Bradley and Eugene

And so the two men meet. They could never have met on equal terms. Eugene seems hardly to regard Headstone as a fellow human being. He condescends to him, goads him, shows his contempt for him openly before Lizzie and Charlie, her brother, and Mortimer Lightwood. And Headstone, that volcano ready to erupt, is goaded into murderous rage.

Eugene galls Headstone in all his most vulnerable places; as a man of education; as an authority figure; and as a male animal. Eugene makes a fool of him in front of Charlie Hexham whose mentor he is.

Headstone knows that Charlie Hexham looks up to him. To Charlie, he is a model of what Charlie too can become by working and studying. Charlie turns to him for advice. Moreover, Headstone is a young adult male, a suitable consort for Lizzie. Charlie encourages his suit. But Eugene Wrayburn’s casual insolence, his assumption of influence over Lizzie, Lizzie’s obvious preference for him, glamorous figure that he is, downgrade Headstone before his pupil.

When Lizzie, recognizing the emotions she has aroused and the danger Eugene is in, chooses to leave London in secret, she hopes to ameliorate the danger and disarm the two men by removing the cause. But Headstone is no longer reasonable. He persuades himself that Wrayburn must know where Lizzie is and he starts to watch him at night and follow him whenever he leaves his lodgings. Whether Wrayburn admits it or not (he tells Lightwood that he ‘is indifferent as to what they want’), he sees Headstone as a rival for Lizzie’s favors and is as jealous of him as Headstone is of Wrayburn; you do not go out of your way to taunt and provoke someone of total unimportance to you.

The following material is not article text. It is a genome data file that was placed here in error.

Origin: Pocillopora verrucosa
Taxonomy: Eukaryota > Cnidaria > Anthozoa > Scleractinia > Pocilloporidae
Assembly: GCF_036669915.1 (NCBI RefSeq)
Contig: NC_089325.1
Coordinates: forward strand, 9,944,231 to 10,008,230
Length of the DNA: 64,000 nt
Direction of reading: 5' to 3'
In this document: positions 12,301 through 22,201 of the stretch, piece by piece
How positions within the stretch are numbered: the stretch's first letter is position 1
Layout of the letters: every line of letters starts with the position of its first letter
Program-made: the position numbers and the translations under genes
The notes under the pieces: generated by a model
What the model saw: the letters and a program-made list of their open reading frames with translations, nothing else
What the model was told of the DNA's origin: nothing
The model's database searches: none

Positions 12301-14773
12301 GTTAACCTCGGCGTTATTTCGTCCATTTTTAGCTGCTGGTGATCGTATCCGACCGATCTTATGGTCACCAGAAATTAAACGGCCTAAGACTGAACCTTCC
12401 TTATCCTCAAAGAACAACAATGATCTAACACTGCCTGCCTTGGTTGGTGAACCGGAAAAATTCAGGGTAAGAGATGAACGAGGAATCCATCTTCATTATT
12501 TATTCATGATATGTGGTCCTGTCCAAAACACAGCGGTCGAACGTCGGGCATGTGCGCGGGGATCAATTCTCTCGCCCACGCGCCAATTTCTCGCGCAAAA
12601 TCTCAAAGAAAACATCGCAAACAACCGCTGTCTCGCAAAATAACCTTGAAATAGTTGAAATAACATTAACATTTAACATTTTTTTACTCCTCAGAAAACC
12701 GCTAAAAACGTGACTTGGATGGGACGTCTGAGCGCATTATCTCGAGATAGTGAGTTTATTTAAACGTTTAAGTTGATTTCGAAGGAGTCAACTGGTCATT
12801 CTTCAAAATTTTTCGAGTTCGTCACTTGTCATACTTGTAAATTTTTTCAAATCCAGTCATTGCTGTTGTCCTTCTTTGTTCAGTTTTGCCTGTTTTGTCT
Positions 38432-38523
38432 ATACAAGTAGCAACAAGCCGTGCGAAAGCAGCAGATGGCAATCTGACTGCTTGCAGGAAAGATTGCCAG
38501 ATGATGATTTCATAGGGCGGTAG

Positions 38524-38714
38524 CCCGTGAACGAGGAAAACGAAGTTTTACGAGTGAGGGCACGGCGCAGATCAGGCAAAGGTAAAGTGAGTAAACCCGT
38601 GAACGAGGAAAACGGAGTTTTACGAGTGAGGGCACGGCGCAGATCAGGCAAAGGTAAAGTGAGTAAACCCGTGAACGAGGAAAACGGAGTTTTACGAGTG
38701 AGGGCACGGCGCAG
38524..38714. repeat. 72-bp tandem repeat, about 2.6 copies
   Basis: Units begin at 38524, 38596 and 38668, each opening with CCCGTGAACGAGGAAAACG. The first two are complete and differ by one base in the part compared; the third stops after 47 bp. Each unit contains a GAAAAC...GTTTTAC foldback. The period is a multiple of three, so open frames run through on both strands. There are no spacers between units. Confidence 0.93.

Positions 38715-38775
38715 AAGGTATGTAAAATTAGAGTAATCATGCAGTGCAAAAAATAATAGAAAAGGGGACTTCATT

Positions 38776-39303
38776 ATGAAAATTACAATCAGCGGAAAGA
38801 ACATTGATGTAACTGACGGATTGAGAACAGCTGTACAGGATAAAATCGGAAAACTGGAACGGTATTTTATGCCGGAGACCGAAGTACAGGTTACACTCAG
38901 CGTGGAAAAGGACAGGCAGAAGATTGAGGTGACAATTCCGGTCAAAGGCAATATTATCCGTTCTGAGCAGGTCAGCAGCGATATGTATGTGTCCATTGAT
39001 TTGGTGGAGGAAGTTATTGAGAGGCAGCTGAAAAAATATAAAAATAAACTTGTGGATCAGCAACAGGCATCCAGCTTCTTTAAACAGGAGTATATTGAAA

There is no indolence about Eugene here. ‘Don’t care’ has been ‘made to care.’ His nature is such that when he discovers that Headstone is watching him, he deliberately chooses to make matters worse. Eugene takes nightly walks through the streets of London in all directions, making poor bedeviled Bradley Headstone tramp for miles before he turns on himself and returns home, delighting in meeting Headstone face to face, only to ignore him contemptuously. In describing these walks to Lightwood, he uses the language of the hunt, treating Headstone as an animal that can be ‘run’ or ‘breathed.’ ‘Come!’ he says to Lightwood. ‘Be a British sportsman, and enjoy the pleasures of the chase . . .’ And, ‘When you are ready, I am ― need I say with a Hey Ho Chivy, and likewise a Hark Forward, Hark Forward, Tantivy!’ And, finally, ‘I am a little excited by the glorious fact that a southerly wind and a cloudy sky proclaim a hunting evening.’

These expressions come from fox hunting. It is the upper classes that hunt in this way; they call what they do ‘sport.’ Wrayburn has deadly sport with Headstone.

After such a night, Wrayburn has plenty of time to catch up with his sleep. But even if Headstone were capable of rest in his inflamed mental state, he is a working man, and must teach school in the daytime. A poor man must also worry about shoe repair, never cheap. It is no wonder he is soon provoked into murderous rage against Wrayburn,, acerbated by lack of sleep and food, but he cannot stop following him.

When reading this book with a group, another member described Headstone as a bad man, ‘the worst in the book,’ but I feel that Wrayburn is far worse. I find nothing bad about Headstone. He is a sick man. He is a man denied manhood; a man goaded beyond his bearing. Wrayburn, the privileged, with his wanton disregard of the rights of other human beings, is much more deserving of the word ‘bad.’ But Dickens makes Wrayburn a much more attractive figure than he does Headstone, along the lines of the careless hero, the ‘rake’ or charming ‘ne’er-do-well’ of Gothic novels. I think it is a pity that Dickens’ own snobbery prevented him from presenting a more balanced pair of rivals.